Body Hammer, as the name suggests and alludes, is a musical project that’s looking for the perfect synthesis between man and machine. Ryan Page, the man behind Body Hammer, has morphed the band from a hyper-speed automaton into a droney junkyard of dark ambitions and mechanical terrors.
Befitting of a Tsukamoto or Lynch movie, II: The Mechanism of Night feels way more in tune with a soundtrack than a metal album. Songs are linked together with the same mechanical dread, but actual instrumentation is sparse and comes in flashes. Hyperspeed drum machines shoot out of left field, letting the guitars piggyback for a few seconds, but ultimately they all fade into larger soundscapes of vocals and misty clouds of distant guitars.
I like II: The Mechanism of Night a great deal. I think the atmosphere, aesthetic and mood of Body Hammer is fantastic and alluring. And, while I think Mr. Page can do great things with abstracts, I wish he spent more time with the guitar and drums making grindcore songs. “Dog Star Man” was featured on Blastbeat Mailmurder’s Monomaniac Comp Vol. 1 and it was easily my favorite track there. Now, featured on II: The Mechanism of Night, I feel that it is blown over and almost forgotten by the end of the album. Simply put, the approach of small blasts sandwiched in between dense drones, abstracts, samples and noise make II: The Mechanism of Night a difficult album to sit through. It provides a sensation of being on the edge of dreaming, or, and I mean this in the best of ways, a sensation of slowly drowning as you struggle to keep your head above the water. You can easily lose track of where you were and the expectation of a blastbeat can drive you mad as it won’t come for another couple of minutes.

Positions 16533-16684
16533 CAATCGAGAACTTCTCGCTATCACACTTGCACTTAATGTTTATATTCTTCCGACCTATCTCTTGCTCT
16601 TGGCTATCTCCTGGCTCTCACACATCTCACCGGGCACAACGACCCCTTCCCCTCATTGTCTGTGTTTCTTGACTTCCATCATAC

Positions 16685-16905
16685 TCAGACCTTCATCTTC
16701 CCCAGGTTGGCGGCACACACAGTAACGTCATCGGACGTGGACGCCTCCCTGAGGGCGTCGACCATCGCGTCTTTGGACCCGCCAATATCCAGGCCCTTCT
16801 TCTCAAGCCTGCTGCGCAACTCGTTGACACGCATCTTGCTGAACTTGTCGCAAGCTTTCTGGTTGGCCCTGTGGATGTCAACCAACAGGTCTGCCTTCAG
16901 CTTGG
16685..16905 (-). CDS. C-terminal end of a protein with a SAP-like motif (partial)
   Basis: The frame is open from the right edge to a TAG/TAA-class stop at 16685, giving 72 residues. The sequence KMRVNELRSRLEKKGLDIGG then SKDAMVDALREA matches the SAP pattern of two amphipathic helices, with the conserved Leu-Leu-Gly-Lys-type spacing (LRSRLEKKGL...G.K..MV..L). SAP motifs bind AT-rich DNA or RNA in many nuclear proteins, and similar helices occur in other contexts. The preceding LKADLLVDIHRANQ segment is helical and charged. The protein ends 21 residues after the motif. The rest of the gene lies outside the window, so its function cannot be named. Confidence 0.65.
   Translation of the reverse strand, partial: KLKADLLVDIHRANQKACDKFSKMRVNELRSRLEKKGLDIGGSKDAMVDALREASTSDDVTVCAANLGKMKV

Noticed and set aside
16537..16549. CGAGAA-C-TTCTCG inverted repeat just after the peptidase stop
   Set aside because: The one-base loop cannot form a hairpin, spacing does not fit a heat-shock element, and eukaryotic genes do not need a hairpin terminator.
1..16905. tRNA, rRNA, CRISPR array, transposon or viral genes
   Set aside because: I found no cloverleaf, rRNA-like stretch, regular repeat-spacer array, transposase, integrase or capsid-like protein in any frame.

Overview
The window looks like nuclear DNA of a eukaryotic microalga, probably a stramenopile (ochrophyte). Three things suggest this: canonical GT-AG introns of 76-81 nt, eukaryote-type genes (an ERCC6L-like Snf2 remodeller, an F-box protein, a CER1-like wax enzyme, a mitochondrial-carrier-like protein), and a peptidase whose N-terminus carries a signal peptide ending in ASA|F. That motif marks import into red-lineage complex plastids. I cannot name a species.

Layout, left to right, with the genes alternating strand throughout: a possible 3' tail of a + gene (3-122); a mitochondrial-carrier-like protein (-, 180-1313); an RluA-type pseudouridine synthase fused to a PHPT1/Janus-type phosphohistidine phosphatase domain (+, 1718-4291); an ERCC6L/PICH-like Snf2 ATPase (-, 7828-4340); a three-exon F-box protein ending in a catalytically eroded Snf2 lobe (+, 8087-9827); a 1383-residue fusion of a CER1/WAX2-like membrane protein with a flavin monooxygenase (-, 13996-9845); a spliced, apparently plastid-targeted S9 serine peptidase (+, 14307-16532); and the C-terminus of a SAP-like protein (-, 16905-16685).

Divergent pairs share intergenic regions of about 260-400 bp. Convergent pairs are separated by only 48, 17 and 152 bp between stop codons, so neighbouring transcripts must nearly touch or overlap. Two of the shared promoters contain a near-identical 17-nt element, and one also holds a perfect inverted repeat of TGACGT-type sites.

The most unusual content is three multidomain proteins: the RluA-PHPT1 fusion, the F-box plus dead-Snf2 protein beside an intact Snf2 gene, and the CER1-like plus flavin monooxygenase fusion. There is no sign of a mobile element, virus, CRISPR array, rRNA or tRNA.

I read somewhere that II: The Mechanism of Night represents purgatory where Jigoku, Body Hammer’s first album, was hell. The metaphor is fitting, and it’s really driving me crazy to think what heaven might sound like.
Released by the incorruptible and always interesting Path Less Traveled Records, II: The Mechanism of Night is up for free streaming on the label’s bandcamp where you can also purchase this cd and bask in the wonderful artwork adorning the case.